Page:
Sunday, 1 March 2020
Meet The Author: Josephine Greenland
My 'Meet The Author' series continues with Josephine Greenland whose novel Embers is now available to pre-order, and sounds fantastic. Billed as a story in which "two siblings investigate the slaughter of reindeer in northern Sweden", Embers immediately caught my attention, and I had to ask Josephine about the book's origins, folklore, and Sweden's isolated communities.
Embers has a brilliant elevator pitch “Two siblings investigate the slaughter of reindeer in northern Sweden.” Where did the idea come from?
The idea came from an incident I read about in the Swedish news three years ago, when two teenaged girls discovered a circle of mutilated reindeer bodies in the forest. It was never discovered who committed the crime. I found myself wondering who could do such a thing, and why, and so a story came out of it. The premiss of the novel (the siblings and the train journey north), is actually based on my own travels with my brother, so the characters of Ellen and Simon are loosely based on us. We stayed in the town that the fictional Svartjokk is based on, and all descriptions and landmarks in the book are based on real places.
Are you a big fan of Nordic/Scandi noir? Which titles inspired you?
Funnily enough, I’ve never been a big fan of crime/noir fiction and have never considered myself a crime writer: in fact I considered that to be the least likely genre I’d ever write in! It was only when I started writing this story that my interest in the genre grew – as I was writing a story more or less in that genre I had to deepen my knowledge of it! What makes Nordic noir/crime different is that its deeply rooted in the Scandinavian landscape. The vast dark forests characterstic of Sweden also happen to be good premises for crime/mystery tales. My main inspiration was probably Wolf Winter by Cecilia Ekbäck, a historical crime novel set in northern Sweden roughly in the same region as Embers. On the detective aspect of the story, The Curious Incident of the Dog in the Night-Time by Mark Haddon was a main inspiration, and gave me ideas for Simon’s character too! It was definitely a case of the story and genre choosing me, rather than the other way round.
Folklore is part of the backdrop of Embers. Why do you think people are becoming interested in folklore in recent times?
I think there’s been a big interest in the past years to go back to our roots, rediscover our origins. Folklore is rooted in old cultural beliefs so it’s a way for us to get in touch with a part of our identity that’s perhaps staid hidden from us in the past.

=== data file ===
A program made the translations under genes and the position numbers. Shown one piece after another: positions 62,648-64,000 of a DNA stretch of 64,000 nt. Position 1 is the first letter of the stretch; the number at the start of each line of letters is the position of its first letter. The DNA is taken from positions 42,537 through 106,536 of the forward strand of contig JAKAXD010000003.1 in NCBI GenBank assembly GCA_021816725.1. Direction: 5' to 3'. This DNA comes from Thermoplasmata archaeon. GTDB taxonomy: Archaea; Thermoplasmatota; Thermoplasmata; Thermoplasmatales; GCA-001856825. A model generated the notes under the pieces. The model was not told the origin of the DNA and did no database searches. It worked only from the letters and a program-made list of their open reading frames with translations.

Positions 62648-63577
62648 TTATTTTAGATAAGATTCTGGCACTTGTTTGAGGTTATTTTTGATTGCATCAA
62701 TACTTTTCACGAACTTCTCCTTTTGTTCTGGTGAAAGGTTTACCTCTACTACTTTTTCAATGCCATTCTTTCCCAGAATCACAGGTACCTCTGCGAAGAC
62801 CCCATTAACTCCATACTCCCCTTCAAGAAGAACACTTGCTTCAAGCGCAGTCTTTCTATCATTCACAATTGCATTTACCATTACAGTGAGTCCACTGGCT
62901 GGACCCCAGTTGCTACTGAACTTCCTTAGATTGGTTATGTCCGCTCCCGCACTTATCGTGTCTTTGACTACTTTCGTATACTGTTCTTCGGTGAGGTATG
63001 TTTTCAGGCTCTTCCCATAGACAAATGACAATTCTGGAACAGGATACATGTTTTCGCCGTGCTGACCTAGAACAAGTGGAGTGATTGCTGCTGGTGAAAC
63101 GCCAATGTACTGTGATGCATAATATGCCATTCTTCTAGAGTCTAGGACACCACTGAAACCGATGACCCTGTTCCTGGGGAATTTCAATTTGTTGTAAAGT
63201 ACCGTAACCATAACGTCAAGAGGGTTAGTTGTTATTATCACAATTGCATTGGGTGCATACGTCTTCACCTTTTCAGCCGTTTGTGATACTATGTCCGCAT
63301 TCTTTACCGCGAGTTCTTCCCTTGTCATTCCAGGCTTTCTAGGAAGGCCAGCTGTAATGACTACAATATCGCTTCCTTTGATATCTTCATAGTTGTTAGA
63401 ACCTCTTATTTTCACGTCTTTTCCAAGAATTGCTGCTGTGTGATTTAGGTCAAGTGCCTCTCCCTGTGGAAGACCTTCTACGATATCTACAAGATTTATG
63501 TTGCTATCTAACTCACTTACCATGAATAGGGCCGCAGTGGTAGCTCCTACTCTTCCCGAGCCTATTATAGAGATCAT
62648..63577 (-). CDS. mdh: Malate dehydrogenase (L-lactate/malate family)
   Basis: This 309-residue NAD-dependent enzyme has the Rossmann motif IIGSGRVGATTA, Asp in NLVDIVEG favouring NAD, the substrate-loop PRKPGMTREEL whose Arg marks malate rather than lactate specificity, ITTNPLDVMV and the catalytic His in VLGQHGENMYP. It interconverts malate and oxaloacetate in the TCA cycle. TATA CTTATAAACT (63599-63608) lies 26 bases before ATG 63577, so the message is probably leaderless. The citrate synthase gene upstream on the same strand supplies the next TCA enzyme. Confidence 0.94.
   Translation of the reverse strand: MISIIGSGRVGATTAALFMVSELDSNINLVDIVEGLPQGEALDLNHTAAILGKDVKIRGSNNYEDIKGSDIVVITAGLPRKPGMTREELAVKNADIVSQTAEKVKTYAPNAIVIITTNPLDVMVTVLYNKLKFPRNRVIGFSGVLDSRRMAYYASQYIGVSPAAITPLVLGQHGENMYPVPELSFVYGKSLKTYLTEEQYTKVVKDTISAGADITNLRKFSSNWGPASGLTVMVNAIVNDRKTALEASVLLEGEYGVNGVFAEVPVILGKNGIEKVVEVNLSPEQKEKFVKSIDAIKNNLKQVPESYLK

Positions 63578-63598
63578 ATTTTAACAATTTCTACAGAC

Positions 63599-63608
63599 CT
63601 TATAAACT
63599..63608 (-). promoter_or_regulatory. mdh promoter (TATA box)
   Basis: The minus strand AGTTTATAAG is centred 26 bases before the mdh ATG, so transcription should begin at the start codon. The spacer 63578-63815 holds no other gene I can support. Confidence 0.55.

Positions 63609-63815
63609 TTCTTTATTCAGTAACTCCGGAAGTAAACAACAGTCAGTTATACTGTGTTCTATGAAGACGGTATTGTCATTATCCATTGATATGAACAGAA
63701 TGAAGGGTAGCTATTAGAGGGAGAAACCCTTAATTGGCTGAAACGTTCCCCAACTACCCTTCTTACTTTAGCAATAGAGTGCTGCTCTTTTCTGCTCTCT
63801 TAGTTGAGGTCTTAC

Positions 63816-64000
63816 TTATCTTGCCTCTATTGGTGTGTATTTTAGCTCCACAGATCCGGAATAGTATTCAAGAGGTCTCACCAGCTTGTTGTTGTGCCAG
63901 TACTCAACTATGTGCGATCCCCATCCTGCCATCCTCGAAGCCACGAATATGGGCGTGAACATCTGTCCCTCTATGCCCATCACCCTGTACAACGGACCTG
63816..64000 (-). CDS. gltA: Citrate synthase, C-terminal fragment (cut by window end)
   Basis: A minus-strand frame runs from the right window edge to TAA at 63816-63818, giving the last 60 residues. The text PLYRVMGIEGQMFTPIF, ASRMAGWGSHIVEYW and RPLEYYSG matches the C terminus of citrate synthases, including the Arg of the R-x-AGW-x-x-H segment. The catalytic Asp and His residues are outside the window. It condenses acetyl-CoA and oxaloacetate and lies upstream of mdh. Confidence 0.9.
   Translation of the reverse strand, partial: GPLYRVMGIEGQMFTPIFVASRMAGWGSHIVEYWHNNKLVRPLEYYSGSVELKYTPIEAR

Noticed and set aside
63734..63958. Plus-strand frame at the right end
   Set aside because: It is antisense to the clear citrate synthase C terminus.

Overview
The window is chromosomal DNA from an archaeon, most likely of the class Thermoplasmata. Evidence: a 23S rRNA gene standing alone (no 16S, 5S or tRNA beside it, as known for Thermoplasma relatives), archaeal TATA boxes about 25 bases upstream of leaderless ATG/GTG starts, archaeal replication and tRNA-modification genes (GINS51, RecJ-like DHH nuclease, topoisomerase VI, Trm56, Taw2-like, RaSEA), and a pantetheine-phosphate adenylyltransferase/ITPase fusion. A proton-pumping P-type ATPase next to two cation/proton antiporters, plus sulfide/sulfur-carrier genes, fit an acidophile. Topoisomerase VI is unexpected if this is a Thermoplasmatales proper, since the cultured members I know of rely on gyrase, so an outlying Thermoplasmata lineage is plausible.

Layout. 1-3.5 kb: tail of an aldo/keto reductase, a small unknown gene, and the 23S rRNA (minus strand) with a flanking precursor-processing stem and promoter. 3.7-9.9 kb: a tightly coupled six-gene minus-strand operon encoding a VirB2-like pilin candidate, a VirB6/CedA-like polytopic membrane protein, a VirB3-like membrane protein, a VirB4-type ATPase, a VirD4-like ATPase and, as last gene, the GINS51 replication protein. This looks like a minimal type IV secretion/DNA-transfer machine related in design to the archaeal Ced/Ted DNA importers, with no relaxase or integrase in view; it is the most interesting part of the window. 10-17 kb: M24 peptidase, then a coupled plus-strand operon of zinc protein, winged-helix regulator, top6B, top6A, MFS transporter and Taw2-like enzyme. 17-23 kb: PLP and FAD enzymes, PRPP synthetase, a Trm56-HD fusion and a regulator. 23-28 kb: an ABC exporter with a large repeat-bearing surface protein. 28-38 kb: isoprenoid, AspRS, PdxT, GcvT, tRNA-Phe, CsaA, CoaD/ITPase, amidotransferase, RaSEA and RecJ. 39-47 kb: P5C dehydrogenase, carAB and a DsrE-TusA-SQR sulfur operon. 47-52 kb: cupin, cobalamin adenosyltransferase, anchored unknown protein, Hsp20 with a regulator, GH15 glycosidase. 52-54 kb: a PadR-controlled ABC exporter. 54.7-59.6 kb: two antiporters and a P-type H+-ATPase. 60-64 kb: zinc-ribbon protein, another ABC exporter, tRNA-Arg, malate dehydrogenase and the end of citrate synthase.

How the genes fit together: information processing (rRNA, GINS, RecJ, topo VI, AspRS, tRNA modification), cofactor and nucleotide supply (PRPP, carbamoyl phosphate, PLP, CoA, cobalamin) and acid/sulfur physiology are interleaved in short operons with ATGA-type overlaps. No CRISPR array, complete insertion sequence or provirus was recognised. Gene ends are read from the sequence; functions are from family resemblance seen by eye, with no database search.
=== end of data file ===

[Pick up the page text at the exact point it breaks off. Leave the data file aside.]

You set out to explore isolated communities in Embers, can you tell us a bit more about that?
Because of the great distance between villages and towns in northern Sweden, isolation happens quite naturally. You could easily go a whole day without speaking to anyone. What I wanted to explore and make visible was how extremist and old prejudiced views can grow, develop, and become cemented in such communities, and what can be done to prevent this. I also wanted to show how these communities protect each other in the case of crime or an investigation, as is depicted in my book.
You also want to raise issues about animal welfare. Can you tell us more about that?
Crimes against the Sami people happen a lot more often than people may think, and more than the media lets show. Their reindeer are stolen, taunted with and butchered. It’s mainly due to the old rivalry and animosity that’s existed between Sami and non-Sami ever since Swedish settlers first arrived in the North in the 1700s. The cause of the animal abuse is land dispute and the fact that the Sami lifestyle, herding reindeer, clashes with the progression Roads are built over old reindeer trails, old grazing areas are deforested to make space for new mines and other industries. When the Sami raise this issue they often face a severe backlash, with the result that their reindeer are killed as a form of hate crime. The animals are the true victims, those who suffer, in these conflicts.
Embers has funded, so people can no pre-order. What does it feel like having a book that’s almost ready to go out into the world?
Very exciting! I’ve wanted to be an author ever since I learned to read and write, so this feels like the culmination of all my dreams and aspirations. It’s especially exciting to be able to share aspects of Sweden and the Swedish landscape to an international audience, particularly young adults who may not be so familiar with the Scandi noir genre. This is just the beginning of my author career so I am very excited to see what the publication of Embers might lead on to.
Pre-order Embers here!